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Poet, writer, political thinker. Dante was a Medieval Italian poet and philosopher whose poetic trilogy, The Divine Comedy, made an indelible impression on both literature and theology.
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The created language would thus be one way to attempt to unify the divided Italian territories. The work was left unfinished, but it has been influential nonetheless.
In March 1306, Florentine exiles were expelled from Bologna, and by August, Dante ended up in Padua, but from this point Dante’s whereabouts are not know for sure for a few years. Reports place him in Paris at times between 1307 and 1309, but his visit to the city can’t be verified.
Henry of Luxembourg was elected emperor as Henry VII. Full of optimism about the changes this election could bring to Italy (in effect, Henry VII could at last restore peace from his imperial throne while at the same time subordinate his spirituality to religious authority), Dante wrote his famous work on the monarchy, "De Monarchia,” in three books, in which he claims that the authority of the emperor is not dependent on the pope but descends upon him directly from God. However, Henry’s popularity faded quickly, and his enemies had gathered strength, threatening his ascension to the throne. These enemies, as Dante saw it, were members of the Florentine government, so Dante wrote a diatribe against them and was promptly included on a list of those permanently banned from the city. Around this time, he began writing his most famous work, The Divine Comedy.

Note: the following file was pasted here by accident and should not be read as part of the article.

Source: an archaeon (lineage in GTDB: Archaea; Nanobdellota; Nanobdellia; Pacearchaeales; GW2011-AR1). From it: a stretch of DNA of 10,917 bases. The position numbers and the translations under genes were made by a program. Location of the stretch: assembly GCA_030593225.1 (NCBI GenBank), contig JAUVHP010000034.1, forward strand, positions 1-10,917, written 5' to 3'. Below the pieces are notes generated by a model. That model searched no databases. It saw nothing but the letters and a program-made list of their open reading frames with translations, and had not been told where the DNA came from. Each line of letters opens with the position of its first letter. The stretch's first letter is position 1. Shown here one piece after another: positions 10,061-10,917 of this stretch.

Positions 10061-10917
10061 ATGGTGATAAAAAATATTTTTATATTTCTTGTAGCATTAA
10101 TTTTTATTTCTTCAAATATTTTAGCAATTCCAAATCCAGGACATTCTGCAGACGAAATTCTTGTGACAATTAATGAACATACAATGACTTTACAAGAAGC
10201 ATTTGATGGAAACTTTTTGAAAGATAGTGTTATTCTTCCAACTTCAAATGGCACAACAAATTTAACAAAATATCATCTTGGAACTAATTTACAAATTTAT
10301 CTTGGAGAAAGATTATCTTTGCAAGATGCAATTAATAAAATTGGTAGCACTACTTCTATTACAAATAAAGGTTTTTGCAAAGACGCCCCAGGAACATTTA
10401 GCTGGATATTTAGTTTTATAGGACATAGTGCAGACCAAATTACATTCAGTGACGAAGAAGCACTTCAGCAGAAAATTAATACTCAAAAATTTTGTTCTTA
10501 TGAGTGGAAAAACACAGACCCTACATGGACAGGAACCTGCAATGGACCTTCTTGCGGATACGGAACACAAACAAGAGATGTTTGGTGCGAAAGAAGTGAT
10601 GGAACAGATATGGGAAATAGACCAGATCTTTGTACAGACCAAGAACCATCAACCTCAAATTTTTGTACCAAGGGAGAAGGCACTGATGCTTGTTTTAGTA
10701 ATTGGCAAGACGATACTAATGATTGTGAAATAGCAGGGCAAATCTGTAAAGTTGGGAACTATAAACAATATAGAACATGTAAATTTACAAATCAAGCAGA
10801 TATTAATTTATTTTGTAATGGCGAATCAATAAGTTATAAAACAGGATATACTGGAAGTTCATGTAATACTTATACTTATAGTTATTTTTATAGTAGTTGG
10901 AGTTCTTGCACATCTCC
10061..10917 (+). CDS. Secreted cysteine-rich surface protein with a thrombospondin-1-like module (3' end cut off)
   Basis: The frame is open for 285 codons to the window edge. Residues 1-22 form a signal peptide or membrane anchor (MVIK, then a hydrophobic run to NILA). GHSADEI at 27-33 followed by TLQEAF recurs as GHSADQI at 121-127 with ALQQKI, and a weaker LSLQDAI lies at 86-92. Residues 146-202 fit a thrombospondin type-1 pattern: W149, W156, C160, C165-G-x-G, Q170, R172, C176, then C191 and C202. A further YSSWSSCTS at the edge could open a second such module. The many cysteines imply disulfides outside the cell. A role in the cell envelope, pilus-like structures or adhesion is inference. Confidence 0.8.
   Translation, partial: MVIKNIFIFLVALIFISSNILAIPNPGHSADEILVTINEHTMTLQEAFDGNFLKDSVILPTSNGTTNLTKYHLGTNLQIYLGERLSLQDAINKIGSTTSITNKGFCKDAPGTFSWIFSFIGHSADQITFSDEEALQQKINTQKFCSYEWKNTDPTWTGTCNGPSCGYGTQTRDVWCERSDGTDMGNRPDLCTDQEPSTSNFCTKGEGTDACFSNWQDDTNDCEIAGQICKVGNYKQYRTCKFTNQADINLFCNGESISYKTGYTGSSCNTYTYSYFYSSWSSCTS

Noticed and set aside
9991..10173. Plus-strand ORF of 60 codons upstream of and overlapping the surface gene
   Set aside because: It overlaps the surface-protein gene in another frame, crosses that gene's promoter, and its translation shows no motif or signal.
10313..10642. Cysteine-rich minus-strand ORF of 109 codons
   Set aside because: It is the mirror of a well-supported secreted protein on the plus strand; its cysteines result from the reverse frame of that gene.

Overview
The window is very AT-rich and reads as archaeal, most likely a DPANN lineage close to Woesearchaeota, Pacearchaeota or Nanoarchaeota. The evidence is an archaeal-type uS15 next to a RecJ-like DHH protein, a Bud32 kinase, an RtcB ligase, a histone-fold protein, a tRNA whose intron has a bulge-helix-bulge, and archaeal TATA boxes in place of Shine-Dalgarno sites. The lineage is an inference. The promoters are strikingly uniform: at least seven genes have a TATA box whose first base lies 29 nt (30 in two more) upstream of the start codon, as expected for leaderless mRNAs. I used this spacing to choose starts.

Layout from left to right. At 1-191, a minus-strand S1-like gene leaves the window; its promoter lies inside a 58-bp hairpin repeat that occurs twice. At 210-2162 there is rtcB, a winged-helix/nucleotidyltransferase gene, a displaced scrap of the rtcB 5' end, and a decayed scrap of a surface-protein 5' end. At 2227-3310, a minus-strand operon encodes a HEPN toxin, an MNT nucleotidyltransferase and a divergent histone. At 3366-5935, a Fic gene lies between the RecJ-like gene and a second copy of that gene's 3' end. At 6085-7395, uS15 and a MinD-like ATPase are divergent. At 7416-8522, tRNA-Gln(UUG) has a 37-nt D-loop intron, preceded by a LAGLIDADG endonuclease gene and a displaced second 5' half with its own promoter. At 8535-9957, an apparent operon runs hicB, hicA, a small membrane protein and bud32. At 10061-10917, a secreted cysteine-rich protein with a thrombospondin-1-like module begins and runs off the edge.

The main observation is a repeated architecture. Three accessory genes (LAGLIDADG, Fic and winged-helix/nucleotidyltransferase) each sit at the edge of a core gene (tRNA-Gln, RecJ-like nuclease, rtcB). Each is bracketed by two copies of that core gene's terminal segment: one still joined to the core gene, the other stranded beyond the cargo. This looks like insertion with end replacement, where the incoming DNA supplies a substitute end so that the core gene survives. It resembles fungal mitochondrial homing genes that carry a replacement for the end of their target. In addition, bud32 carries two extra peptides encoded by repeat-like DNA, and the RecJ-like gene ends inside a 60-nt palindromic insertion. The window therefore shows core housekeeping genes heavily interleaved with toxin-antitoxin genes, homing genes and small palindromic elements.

In the spring of 1312, Dante seems to have gone with the other exiles to meet up with the new emperor at Pisa (Henry’s rise was sustained, and he was named Holy Roman Emperor in 1312), but again, his exact whereabouts during this period are uncertain. By 1314, however, Dante had completed the Inferno, the segment of The Divine Comedy set in hell, and in 1317 he settled at Ravenna and there completed The Divine Comedy (soon before his death in 1321).
The Divine Comedy is an allegory of human life presented as a visionary trip through the Christian afterlife, written as a warning to a corrupt society to steer itself to the path of righteousness: "to remove those living in this life from the state of misery, and lead them to the state of felicity." The poem is written in the first person (from the poet’s perspective) and follows Dante's journey through the three Christian realms of the dead: hell, purgatory, and finally heaven. The Roman poet Virgil guides Dante through hell (Inferno) and purgatory (Purgatorio), while Beatrice guides him through heaven (Paradiso). The journey lasts from the night before Good Friday to the Wednesday after Easter in the spring of 1300 (placing it before Dante’s factual exile from Florence, which looms throughout the Inferno and serves as an undercurrent to the poet’s journey).
The structure of the three realms of the afterlife follows a common pattern of nine stages plus an additional, and paramount, tenth: nine circles of hell, followed by Lucifer’s level at the bottom; nine rings of purgatory, with the Garden of Eden at its peak; and the nine celestial bodies of heaven, followed by the empyrean (the highest stage of heaven, where God resides).
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